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The Queen of cosplay herself, Yaya Han!

The Queen of cosplay herself, Yaya Han!

By Sarah “Gallifreya” Minazzo


Oz Comic Con hit Brisbane this past weekend, with a direction aimed at cosplayers creating an area called Cosplay Central that serves cosplayers and displays a few costumes on loan from locals as well as being a spot where you can meet your cosplay idols.
Very few come close to that of the internationally renowned Yaya Han, with a huge collection of cosplays, commissions, a line of patterns with McCalls and even starring in her own comic book. For those who are unfamiliar, she is a veteran of the cosplay world and with her background in outstanding cosplay making, she often travels the world as a cosplay guest and judges competitions internationally.
In this case, Yaya Han as well as being a most esteemed Cosplay special guest, is one of the judges for the new Oz Comic Con national competition, Cosplay Championships of Australia. Miss Han was kind enough to spare some time to chat with us about all things cosplay.

So you started in cosplay back in 1999…

That’s when I discovered cosplay yes.

When you made your first cosplay, it was done with a $40 sewing machine and you had a friend help you with patterns, what do you think the 1999 you would think now, seeing the 2015 you?

It’s unfathomable, how cosplay has grown and I never in my entire life, would have imagined how cosplay has changed me. It hasn’t changed me as a person as such… It’s given me a single minded focus in life. Especially when you think of the nature of it. It is still amateurish and very fandom based. I never could have imagined to doing something so niche related and so fandom based, as my career. But it is an industry. It’s truly becoming a legitimate industry, and an art form in itself. I am very proud to still be here and I feel I really grew up with the cosplay industry.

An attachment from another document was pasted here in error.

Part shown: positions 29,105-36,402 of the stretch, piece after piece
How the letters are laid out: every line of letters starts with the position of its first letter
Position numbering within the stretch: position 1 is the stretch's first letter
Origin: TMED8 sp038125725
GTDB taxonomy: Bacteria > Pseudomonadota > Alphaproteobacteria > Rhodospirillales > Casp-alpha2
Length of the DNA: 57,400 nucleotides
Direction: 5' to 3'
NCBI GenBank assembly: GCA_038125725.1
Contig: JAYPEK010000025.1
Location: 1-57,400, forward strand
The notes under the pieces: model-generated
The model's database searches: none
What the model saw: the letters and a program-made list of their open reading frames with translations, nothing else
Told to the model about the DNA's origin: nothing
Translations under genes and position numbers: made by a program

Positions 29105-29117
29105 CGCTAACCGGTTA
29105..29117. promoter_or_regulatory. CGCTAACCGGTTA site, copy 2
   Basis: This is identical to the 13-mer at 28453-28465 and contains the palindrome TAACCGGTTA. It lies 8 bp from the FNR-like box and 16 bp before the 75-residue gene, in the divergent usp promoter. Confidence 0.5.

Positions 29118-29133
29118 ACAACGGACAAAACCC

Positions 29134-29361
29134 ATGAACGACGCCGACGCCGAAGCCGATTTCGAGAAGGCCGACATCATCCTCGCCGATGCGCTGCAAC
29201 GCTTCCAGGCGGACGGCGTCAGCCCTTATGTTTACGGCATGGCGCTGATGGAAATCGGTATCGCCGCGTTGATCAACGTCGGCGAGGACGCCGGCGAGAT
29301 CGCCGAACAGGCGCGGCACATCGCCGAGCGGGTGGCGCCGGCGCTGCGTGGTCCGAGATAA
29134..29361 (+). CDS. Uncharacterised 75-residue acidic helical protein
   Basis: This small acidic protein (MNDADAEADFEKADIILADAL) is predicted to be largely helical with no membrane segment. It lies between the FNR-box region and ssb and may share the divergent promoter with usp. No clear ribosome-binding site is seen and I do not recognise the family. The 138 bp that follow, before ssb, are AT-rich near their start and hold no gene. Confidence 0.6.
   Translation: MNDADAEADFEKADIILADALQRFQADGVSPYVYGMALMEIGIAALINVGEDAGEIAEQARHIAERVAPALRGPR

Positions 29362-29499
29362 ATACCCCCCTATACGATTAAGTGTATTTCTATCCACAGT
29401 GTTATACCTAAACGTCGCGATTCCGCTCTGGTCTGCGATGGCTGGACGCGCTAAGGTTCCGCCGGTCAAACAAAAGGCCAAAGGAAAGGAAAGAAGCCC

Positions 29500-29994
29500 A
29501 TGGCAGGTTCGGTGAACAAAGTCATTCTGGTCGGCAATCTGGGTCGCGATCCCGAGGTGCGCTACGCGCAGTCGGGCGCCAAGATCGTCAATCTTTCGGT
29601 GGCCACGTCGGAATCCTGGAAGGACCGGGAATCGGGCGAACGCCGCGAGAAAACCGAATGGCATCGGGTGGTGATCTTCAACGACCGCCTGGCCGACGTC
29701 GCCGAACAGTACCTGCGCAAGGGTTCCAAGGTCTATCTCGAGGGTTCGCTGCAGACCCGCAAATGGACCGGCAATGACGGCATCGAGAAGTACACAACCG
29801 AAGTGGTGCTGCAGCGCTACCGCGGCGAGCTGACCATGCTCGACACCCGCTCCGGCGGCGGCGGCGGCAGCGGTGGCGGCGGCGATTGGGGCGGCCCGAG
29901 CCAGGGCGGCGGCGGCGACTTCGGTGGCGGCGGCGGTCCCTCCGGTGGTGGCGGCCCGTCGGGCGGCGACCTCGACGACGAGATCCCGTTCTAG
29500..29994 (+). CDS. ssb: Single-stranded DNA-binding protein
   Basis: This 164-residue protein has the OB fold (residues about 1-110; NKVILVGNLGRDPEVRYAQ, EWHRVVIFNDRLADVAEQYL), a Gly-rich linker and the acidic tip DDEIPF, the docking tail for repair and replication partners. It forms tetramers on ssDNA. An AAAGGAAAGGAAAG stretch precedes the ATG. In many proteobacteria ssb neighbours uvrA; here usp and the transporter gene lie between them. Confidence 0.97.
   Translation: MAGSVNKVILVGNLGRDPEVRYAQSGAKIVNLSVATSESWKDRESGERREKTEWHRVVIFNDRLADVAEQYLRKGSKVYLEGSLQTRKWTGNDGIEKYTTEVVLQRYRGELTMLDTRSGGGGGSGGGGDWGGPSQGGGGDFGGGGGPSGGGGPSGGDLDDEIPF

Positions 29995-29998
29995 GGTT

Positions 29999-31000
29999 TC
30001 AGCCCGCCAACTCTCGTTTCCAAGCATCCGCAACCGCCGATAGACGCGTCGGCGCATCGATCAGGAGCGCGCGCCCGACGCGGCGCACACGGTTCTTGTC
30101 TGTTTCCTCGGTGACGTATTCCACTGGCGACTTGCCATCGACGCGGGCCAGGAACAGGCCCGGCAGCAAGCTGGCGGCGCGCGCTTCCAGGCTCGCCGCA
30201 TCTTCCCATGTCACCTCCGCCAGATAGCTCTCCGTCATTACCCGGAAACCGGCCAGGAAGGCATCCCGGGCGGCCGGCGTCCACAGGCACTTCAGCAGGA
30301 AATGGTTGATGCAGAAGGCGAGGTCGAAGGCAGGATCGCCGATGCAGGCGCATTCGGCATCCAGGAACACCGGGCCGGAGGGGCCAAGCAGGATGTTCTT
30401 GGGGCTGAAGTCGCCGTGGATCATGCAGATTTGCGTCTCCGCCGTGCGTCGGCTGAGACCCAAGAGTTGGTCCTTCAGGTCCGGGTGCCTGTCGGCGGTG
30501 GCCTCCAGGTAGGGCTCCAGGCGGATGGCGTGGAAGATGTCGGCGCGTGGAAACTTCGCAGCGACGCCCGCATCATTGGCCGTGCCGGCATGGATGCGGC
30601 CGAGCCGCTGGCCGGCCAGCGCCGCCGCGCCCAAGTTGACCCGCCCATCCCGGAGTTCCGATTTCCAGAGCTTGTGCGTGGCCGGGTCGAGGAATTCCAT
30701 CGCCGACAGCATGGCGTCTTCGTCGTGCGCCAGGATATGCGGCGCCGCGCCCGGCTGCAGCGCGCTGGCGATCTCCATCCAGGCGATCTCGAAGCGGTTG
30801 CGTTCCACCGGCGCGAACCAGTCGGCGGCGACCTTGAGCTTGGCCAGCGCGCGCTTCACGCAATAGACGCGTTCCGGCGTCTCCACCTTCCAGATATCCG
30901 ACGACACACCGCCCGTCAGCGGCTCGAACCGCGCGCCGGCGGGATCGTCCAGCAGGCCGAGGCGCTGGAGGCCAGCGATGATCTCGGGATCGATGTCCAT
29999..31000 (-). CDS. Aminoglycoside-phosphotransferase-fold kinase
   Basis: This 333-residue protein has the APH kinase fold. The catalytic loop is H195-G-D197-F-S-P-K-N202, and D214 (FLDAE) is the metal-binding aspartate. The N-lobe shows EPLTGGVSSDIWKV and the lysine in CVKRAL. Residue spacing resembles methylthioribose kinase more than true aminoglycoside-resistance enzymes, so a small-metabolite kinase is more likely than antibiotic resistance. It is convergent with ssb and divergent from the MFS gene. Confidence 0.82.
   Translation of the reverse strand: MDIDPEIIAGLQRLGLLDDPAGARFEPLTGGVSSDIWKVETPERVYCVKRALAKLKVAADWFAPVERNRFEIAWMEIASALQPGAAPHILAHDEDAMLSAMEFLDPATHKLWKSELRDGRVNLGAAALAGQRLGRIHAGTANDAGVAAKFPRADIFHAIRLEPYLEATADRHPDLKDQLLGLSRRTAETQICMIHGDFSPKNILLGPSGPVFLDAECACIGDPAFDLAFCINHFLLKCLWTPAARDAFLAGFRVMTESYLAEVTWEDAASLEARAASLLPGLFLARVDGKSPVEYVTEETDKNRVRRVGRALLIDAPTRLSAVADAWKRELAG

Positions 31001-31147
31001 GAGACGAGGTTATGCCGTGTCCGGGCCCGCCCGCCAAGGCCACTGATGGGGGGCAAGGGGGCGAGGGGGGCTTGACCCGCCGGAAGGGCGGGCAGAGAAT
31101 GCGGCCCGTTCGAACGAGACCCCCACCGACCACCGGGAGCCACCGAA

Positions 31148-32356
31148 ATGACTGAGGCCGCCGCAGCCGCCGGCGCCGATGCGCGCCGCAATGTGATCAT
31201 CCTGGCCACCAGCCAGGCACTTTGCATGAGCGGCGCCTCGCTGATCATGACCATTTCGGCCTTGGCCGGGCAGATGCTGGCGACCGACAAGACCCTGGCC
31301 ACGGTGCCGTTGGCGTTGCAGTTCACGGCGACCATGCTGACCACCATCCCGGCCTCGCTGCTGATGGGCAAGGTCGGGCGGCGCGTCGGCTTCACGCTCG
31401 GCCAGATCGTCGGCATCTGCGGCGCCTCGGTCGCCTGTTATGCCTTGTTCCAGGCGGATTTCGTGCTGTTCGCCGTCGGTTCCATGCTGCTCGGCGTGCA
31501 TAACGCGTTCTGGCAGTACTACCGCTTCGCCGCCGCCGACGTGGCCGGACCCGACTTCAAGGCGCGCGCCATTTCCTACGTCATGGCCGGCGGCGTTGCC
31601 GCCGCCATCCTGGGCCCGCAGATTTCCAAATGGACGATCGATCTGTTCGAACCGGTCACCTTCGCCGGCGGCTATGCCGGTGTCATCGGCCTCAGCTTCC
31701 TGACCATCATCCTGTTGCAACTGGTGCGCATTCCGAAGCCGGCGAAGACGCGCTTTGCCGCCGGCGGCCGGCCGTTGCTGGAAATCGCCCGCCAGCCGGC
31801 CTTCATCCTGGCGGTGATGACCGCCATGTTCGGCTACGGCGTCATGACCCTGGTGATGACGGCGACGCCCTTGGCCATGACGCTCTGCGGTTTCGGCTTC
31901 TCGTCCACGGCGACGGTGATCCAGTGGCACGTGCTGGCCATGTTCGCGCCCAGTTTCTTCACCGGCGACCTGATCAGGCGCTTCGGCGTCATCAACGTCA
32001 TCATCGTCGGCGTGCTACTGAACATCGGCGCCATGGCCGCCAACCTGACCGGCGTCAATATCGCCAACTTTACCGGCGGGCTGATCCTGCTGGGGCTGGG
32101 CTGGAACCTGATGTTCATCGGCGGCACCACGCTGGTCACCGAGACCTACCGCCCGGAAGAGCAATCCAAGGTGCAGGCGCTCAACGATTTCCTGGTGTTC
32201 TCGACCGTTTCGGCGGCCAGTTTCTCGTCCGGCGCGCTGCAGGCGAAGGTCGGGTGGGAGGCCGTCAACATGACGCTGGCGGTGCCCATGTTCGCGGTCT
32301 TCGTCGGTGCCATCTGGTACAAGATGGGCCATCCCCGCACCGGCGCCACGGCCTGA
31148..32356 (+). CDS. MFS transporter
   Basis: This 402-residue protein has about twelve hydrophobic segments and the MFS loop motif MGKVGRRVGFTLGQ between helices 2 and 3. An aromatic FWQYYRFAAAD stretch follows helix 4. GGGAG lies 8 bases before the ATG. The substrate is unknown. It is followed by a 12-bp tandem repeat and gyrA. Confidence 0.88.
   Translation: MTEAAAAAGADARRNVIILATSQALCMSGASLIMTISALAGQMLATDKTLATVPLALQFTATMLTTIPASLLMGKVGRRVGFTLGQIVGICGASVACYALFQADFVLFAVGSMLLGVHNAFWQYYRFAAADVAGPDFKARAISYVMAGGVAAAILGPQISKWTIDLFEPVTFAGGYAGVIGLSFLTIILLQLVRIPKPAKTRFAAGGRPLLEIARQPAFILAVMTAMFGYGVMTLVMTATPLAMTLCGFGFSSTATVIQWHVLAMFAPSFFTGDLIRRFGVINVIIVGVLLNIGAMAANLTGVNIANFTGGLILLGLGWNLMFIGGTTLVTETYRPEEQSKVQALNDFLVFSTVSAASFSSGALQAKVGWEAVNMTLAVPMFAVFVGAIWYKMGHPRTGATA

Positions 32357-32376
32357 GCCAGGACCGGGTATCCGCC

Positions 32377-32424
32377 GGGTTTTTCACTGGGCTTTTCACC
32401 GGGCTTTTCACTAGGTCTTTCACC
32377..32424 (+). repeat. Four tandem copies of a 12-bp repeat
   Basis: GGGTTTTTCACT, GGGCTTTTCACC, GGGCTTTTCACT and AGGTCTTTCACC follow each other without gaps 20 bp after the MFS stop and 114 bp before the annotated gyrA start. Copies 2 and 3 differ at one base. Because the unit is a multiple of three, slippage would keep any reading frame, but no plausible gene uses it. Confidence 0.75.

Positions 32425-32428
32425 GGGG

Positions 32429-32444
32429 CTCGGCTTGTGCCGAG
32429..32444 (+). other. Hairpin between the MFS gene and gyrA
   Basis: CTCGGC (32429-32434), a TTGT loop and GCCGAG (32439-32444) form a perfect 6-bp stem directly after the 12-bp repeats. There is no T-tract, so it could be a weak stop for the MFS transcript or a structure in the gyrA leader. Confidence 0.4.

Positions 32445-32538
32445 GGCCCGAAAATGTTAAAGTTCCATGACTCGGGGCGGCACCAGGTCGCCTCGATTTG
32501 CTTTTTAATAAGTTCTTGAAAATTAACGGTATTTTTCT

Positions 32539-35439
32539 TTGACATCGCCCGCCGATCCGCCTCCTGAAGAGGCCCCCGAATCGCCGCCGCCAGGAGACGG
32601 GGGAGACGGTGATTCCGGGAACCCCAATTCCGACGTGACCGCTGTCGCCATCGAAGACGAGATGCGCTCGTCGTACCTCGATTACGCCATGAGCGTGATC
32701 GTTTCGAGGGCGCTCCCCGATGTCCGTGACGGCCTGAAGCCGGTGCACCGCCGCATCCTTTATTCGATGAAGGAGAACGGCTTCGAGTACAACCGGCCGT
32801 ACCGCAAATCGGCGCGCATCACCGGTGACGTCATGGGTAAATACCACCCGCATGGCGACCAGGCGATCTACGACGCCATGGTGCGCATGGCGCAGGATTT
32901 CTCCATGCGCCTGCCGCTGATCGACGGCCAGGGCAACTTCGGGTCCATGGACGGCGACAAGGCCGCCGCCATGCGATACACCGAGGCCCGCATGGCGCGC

Following on that, what would be your advice for people who are new to cosplay and considering making their own?

I think you have to find the reason why you want to do it and continue doing it. It’s very expensive and it’s time consuming and there’s a lot of superficial reasons for doing cosplay. But also some personal and sincere reasons. I have certainly over time, have had to re-evaluate and think, “Am I still doing it for the sincere reasons or has it become superficial?” And truly, it’s been 16 years and it has not become superficial for me. I have held on to the foundation of cosplaying and my reasoning for it- which is craftsmanship. I think at some point if I would have stopped making costumes and started getting sponsored, which there are plenty of opportunities and working with people, to have stuff made for me, it would have lost the appeal to me. So my advice is to hold on to that foundation for yourself, be it acting out a particular character or making your cosplay from scratch or whatever reason, make sure that’s the reason you have to hold on to.